In a classic problem of electrical overload, that half of the population which undergoes voluntary restriction may well be angry at the free riders. Nevertheless, even though free riders are better off than the other half, “the cooperative half may be better off for having found a way to make themselves cut back in unison.” Schelling here maybe suggests that ‘being better off’ may not be just to exert one’s individual choice unrestrainedly; there is a value, though less individual and thus less tangible and measurable, in the ability of acting ‘in unison’. And that ability, I’d further suggest, may well come in hand in the future.

Speaking of segregation and its dynamics, Schelling strongly opposes the view that such aggregate phenomenon has any social efficiency. Just as romance and marriage influence the aggregate genetic treasure that we’ll bring on, just as depression and inflation “do not reflect any universal desire for lower incomes or higher prices … The hearts and minds and motives and habits of millions of people who participate in a segregated society may or may not bear close correspondence with the massive results that collectively they can generate.” Now that’s a strike to social change efforts! 1)Other economists have taken this issue a little forward, and showed that the individual choice of giving up on one egg would decrease the total production by 0.91 eggs. More details could be found in Doing Good Better by William MacAskill and Expected Utility, Contributory Causation, and Vegetarianism by Gaverick Matheny.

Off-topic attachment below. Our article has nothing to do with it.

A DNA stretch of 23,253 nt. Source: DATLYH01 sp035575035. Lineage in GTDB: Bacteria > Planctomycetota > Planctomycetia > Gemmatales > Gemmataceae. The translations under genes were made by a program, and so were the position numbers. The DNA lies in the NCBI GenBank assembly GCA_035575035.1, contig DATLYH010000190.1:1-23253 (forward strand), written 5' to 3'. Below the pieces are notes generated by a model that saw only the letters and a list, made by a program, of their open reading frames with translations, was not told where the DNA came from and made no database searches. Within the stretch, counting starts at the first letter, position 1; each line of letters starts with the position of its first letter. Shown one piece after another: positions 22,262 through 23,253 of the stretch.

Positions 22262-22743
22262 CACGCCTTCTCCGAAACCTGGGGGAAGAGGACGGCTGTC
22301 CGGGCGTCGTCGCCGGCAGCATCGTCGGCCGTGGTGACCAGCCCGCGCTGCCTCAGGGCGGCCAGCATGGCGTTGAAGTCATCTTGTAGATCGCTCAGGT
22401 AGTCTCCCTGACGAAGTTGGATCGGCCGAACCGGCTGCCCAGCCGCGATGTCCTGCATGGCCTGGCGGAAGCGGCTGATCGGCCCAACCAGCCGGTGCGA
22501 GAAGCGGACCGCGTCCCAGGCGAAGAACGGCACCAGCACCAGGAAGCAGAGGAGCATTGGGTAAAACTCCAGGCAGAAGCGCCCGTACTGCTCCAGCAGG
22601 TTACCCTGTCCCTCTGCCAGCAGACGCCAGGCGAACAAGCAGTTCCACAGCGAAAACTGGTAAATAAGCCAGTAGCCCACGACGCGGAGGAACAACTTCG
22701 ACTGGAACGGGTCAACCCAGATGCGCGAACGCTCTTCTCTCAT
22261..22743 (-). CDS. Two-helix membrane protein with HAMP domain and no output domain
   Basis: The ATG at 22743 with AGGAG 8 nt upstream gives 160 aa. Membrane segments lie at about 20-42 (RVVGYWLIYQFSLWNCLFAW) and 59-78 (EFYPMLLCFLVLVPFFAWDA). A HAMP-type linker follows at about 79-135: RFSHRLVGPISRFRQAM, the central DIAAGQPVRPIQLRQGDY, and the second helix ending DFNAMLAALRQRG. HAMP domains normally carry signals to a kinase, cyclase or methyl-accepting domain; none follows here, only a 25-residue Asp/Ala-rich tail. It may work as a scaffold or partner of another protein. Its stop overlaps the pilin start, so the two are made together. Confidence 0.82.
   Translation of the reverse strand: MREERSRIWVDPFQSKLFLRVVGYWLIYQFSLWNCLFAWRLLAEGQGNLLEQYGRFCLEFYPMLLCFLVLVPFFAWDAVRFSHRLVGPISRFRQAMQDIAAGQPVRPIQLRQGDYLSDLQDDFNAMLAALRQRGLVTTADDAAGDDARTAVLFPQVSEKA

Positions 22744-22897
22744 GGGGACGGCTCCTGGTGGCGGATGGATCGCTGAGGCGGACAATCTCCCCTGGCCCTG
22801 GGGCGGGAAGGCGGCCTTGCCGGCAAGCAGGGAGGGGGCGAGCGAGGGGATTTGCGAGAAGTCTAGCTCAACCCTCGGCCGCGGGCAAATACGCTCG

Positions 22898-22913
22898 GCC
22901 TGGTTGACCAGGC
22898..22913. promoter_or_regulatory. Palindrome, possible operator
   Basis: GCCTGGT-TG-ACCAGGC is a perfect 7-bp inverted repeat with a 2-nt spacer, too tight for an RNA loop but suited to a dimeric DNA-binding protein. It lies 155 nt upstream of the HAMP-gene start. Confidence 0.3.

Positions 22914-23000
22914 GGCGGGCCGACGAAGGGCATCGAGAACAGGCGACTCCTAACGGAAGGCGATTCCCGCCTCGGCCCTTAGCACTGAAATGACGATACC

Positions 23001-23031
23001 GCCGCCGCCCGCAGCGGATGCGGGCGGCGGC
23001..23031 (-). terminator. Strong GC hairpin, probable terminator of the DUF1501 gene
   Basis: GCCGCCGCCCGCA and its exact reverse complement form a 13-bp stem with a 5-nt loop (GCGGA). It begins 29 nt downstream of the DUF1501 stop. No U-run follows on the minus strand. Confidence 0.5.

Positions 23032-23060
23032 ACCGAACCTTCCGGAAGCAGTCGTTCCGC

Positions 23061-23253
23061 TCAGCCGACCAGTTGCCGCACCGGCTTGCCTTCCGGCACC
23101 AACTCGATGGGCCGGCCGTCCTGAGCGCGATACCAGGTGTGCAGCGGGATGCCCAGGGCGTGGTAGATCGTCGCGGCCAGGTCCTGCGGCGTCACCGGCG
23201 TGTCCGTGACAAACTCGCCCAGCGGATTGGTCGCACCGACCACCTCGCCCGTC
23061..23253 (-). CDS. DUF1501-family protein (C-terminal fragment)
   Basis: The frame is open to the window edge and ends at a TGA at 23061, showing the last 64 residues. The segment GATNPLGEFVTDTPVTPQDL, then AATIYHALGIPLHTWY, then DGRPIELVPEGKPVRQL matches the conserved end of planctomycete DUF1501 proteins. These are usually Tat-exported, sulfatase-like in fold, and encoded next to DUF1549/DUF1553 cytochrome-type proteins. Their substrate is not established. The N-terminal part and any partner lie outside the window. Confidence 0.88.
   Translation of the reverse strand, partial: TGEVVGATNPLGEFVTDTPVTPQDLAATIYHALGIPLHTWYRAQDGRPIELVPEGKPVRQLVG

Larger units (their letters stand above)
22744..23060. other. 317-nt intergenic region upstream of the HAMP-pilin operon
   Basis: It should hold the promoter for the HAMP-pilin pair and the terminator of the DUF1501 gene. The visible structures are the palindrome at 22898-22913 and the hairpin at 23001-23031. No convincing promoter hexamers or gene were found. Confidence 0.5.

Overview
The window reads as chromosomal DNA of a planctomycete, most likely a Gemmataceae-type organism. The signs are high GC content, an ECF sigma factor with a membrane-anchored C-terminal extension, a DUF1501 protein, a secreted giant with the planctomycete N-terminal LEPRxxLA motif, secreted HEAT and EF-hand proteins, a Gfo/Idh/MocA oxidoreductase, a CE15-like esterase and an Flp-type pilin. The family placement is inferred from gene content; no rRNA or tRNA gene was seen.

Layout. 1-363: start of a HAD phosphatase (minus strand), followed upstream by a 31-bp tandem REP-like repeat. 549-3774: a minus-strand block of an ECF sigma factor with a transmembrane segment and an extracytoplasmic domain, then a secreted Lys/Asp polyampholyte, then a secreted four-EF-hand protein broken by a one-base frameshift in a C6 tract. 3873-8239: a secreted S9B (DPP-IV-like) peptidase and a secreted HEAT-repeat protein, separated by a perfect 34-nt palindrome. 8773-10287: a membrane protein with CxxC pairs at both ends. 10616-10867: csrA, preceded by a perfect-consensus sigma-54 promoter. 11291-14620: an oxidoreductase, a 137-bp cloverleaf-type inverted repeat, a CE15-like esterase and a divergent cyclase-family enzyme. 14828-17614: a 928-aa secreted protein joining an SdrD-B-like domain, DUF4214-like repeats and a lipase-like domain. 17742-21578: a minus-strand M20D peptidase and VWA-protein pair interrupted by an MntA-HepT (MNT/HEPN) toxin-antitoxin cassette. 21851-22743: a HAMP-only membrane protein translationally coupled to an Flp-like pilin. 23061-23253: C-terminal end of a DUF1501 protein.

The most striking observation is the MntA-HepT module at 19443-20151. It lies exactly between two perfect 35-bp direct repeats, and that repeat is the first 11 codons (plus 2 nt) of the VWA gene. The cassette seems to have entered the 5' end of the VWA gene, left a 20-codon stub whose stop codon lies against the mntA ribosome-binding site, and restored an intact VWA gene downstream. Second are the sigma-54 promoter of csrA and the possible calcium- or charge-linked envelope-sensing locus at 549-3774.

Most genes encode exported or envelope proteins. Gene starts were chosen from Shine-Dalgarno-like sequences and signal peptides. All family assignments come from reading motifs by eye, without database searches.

As pointed out earlier, it is exceedingly hard to tell what’s behind individual decisions just by analysing aggregate phenomena. Certain configurations though may be mechanically produced by playing around with sets of preferences, as Schelling does in the classical simulation of neighbourhood segregation of pennies and dimes. From an initial, almost balanced disposition of dimes and pennies, assigning fairly human preferences as ‘staying with more than 3/4 of the same type, or leave’ turns the board to an equilibrium which is evidently clustered. Playing around with the coins will show that a distinction between integrative and separative ‘behaviours’ is almost impossible to draw.

Finally, a quite intriguing poke at randomness: imagine a binary division scenario with complementarity, one among the features laid down at the beginning – sex: people would be able to choose in advance the sex of one’s child. Most would likely prefer a 50-50 distribution, but individual choice may be driven by:
1) wanting a boy or a girl, while badly wanting the 50-50 population ratio;
2) wanting a child of the scarcer sex for some advantages;
3) wanting a child of the preponderant sex for equally conceivable advantages.
In such a scenario, not everybody will turn out to be happy. “The binary illustration is a vivid reminder that a good organizational remedy for severely nonoptimal individual choices is simply not to have the choice – to be victims (beneficiaries) of randomization – and thus to need no organization.”

References   [ + ]

1. Other economists have taken this issue a little forward, and showed that the individual choice of giving up on one egg would decrease the total production by 0.91 eggs. More details could be found in Doing Good Better by William MacAskill and Expected Utility, Contributory Causation, and Vegetarianism by Gaverick Matheny.